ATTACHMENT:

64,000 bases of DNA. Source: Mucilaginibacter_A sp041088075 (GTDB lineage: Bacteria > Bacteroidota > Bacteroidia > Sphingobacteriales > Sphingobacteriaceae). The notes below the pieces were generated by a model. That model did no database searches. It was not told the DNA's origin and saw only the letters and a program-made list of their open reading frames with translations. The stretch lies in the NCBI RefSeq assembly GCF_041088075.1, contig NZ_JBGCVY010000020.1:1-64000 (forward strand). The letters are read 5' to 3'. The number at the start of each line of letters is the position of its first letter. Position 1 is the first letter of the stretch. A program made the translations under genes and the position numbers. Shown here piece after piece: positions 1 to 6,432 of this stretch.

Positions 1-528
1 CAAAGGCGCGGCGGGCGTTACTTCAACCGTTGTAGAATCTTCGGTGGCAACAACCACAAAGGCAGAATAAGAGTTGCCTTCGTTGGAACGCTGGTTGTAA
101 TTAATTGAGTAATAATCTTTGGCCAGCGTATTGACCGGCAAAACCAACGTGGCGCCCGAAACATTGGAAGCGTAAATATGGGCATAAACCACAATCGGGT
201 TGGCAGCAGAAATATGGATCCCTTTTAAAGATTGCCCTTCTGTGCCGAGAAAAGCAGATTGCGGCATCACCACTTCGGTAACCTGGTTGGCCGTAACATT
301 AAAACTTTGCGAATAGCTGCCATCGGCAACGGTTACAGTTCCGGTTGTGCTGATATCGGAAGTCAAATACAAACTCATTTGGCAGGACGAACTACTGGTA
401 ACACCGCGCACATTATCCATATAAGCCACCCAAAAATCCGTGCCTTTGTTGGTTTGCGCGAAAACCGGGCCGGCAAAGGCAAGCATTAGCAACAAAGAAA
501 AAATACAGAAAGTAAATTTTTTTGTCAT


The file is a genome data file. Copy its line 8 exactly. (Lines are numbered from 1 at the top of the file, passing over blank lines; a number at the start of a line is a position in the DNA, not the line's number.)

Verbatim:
501 AAATACAGAAAGTAAATTTTTTTGTCAT